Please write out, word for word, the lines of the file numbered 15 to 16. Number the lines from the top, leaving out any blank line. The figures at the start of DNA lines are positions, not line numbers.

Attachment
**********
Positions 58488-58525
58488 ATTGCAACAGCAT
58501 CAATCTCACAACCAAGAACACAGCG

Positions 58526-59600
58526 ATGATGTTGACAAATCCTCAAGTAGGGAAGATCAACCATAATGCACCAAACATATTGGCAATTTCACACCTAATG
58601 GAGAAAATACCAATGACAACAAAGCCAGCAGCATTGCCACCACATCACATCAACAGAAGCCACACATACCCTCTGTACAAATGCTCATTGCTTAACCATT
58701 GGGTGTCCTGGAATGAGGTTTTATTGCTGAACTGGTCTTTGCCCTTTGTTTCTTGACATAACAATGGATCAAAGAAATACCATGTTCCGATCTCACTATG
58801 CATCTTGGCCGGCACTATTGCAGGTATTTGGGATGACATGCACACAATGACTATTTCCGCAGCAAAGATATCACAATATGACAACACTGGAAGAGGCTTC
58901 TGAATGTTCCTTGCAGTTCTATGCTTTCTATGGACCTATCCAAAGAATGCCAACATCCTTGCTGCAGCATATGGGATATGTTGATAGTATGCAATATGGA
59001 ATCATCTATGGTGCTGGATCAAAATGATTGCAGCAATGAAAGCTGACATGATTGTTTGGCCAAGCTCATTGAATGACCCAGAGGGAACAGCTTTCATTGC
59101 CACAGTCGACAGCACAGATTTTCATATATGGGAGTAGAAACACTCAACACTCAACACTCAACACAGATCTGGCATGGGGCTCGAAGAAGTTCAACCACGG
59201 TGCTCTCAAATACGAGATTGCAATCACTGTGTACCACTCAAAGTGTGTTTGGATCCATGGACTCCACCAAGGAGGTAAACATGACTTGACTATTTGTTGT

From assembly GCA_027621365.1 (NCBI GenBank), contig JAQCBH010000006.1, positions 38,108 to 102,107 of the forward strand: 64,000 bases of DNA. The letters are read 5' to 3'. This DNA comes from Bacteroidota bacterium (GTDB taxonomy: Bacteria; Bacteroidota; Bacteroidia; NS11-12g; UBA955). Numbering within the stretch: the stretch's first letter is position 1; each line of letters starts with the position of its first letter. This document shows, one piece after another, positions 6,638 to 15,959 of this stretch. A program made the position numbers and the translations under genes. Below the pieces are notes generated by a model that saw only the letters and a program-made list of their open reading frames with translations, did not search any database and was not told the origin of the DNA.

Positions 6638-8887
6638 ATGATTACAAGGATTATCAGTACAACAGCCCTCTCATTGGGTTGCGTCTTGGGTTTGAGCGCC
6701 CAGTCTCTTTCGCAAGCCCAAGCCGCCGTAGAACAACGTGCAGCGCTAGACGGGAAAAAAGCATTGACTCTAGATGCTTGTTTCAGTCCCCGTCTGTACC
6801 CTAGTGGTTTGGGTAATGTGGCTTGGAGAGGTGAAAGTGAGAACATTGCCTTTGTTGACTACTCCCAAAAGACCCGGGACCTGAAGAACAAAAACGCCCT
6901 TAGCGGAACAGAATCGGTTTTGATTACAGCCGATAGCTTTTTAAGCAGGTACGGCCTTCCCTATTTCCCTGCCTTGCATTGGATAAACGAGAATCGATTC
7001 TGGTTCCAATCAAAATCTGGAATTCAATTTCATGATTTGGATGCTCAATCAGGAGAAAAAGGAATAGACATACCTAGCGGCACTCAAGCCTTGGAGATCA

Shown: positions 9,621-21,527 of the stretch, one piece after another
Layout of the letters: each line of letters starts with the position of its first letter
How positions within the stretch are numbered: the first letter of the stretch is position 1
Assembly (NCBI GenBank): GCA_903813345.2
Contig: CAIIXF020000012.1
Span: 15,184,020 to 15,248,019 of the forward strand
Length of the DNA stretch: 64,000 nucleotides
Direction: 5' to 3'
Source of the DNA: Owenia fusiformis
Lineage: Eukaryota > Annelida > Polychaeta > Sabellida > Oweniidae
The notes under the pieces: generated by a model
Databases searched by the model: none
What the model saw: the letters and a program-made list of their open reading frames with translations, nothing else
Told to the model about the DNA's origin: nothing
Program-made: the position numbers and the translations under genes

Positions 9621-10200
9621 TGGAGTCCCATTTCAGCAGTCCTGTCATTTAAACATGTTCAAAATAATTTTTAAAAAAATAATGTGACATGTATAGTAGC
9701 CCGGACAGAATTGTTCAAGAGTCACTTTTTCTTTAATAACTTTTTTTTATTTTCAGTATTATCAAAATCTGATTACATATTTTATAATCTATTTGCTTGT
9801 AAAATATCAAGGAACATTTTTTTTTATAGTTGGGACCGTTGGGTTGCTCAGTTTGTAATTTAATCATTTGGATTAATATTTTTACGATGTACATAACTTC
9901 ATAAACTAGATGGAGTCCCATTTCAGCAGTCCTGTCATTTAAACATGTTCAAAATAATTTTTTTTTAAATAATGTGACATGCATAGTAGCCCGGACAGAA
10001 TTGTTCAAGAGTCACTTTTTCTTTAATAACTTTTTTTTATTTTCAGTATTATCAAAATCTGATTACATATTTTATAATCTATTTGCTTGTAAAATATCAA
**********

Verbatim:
6638 ATGATTACAAGGATTATCAGTACAACAGCCCTCTCATTGGGTTGCGTCTTGGGTTTGAGCGCC
6701 CAGTCTCTTTCGCAAGCCCAAGCCGCCGTAGAACAACGTGCAGCGCTAGACGGGAAAAAAGCATTGACTCTAGATGCTTGTTTCAGTCCCCGTCTGTACC